also, with regard to ethernet; I posted something about this on the ladyada forum and it did get some commentary. the problem with ethernet/ip is that there is no security (none, not even a tiny bit). for a physical device that can turn things on and off in the real world (including ruining/damaging things) you NEED security. I just firmly believe this. no firewall, no hosts.allow, no nothing. not authentication or encryption or MAC access control, just like TRULY nothing. I find that unacceptable in a real-world device.

    given the fact that you can buy $50 things (pogoplug, seagate dockstar, even WRT routers) that run a full linux and IP stack, why hack around with dodgy ip-on-a-chip things (the arduino ethernet shield) when you can front-end the controller (arduino) with an embedded linux board that has proper IP features. as long as the linux board can shake 2 bits it can talk i2c. if it has 2 leds or 2 colors, it can shake 2 bits. there, you have all you need really to talk between the 1board linux plastic router thing and the arduino. AND you can run a real apache, php (etc!) there. even mysql ;)

    the controller is great for fast polling of i2c devices and even spi and analog. its really really sucky for things like ethernet and IP and apps that sit on them. just not meant for them and its the wrong tool for the job.

    (disc: I develop for arduino and have spent over a year on an embedded project using them).

  • by Yvan256 ( 722131 ) on Sunday September 26, 2010 @04:07PM (#33705062) Homepage Journal

    That's why I prefer simple, smaller carrier boards instead. They got the ISP header and sometimes a place for a crystal+caps or a resonator and a power supply connector at most.

    I had a small batch made for the ATtiny85, and my PCBs only adds one row above and below for the carrier board pins (useful for connecting into protoboards), and 2.5 columns more to the width for the ISP header.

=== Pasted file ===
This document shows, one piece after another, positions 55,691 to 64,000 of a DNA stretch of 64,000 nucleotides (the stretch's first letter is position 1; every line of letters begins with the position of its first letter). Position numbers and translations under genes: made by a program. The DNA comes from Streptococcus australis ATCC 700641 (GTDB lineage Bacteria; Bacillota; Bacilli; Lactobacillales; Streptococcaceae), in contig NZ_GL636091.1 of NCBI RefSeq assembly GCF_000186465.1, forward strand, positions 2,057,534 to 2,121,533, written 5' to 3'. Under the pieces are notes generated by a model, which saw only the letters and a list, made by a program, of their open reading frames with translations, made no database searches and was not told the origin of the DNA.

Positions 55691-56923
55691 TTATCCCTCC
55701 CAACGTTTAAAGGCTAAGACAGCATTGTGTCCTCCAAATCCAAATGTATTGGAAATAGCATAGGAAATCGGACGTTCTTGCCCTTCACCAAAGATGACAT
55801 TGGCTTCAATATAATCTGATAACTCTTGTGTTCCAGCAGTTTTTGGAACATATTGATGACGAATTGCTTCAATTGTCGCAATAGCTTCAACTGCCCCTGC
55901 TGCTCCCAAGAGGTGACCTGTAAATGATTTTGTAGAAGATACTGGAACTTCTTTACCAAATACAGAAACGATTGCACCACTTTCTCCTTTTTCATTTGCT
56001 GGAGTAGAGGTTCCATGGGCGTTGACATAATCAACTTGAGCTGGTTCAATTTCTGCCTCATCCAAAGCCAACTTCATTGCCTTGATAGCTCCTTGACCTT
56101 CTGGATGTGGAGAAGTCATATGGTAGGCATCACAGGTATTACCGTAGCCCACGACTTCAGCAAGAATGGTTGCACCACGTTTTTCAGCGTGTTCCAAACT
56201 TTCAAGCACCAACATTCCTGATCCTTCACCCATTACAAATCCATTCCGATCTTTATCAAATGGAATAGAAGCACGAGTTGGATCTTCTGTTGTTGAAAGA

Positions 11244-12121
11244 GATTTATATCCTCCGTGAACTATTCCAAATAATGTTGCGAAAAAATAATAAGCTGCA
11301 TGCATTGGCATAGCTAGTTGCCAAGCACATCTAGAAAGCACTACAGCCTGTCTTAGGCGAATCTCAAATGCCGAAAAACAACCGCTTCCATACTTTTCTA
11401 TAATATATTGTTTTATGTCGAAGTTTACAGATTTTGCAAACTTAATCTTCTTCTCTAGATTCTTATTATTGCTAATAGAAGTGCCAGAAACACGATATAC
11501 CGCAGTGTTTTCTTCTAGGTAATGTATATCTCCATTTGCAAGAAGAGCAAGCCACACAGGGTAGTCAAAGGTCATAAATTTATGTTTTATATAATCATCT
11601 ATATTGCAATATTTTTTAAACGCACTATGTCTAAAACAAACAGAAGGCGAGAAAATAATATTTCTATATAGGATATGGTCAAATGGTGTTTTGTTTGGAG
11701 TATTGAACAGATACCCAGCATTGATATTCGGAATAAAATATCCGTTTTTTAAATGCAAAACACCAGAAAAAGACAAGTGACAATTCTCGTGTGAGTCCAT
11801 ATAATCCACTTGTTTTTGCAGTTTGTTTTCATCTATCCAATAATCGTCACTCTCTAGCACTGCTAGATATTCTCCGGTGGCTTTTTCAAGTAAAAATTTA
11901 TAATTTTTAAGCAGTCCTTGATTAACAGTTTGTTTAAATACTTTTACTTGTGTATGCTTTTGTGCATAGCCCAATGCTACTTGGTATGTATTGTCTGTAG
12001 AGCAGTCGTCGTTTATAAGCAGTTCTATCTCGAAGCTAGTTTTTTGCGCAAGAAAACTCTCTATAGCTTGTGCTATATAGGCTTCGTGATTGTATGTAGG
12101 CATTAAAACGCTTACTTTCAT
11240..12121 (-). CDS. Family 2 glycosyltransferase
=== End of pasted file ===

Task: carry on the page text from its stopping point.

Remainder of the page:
• by Sarten-X ( 1102295 ) on Sunday September 26, 2010 @04:15PM (#33705126) Homepage

    So Ethernet, at layer 2 of the OSI model [] doesn't offer the security functions of layer 6?

    With all those rules regarding collisions, timing, and even the physical wiring, they didn't even throw in the simple requirement for all Ethernet devices to have a powerful processor, memory, persistent storage, keys, and programming to handle security? Or even the ability to update as new encryption becomes standard?

    Those lazy bums must have no idea what they're doing!

  • by Gordonjcp ( 186804 ) on Sunday September 26, 2010 @05:57PM (#33705678) Homepage

    On Windows you'll need to install a driver in order for USBserial to work

    Well, they can't support every niche OS out there. Anyone with half a brain is going to be doing their microcontroller development in Linux.

  • by Yetihehe ( 971185 ) on Monday September 27, 2010 @02:03AM (#33708430)
    Making it yourself is just more fun.
  • by Stele ( 9443 ) on Monday September 27, 2010 @11:08AM (#33711510) Homepage

    Anyone with half a brain is going to be doing their microcontroller development in Linux.

    Fortunately I have a WHOLE brain, so I know how to install a (mostly automated) one-time driver on Windows when necessary.

Remember to say hello to your bank teller.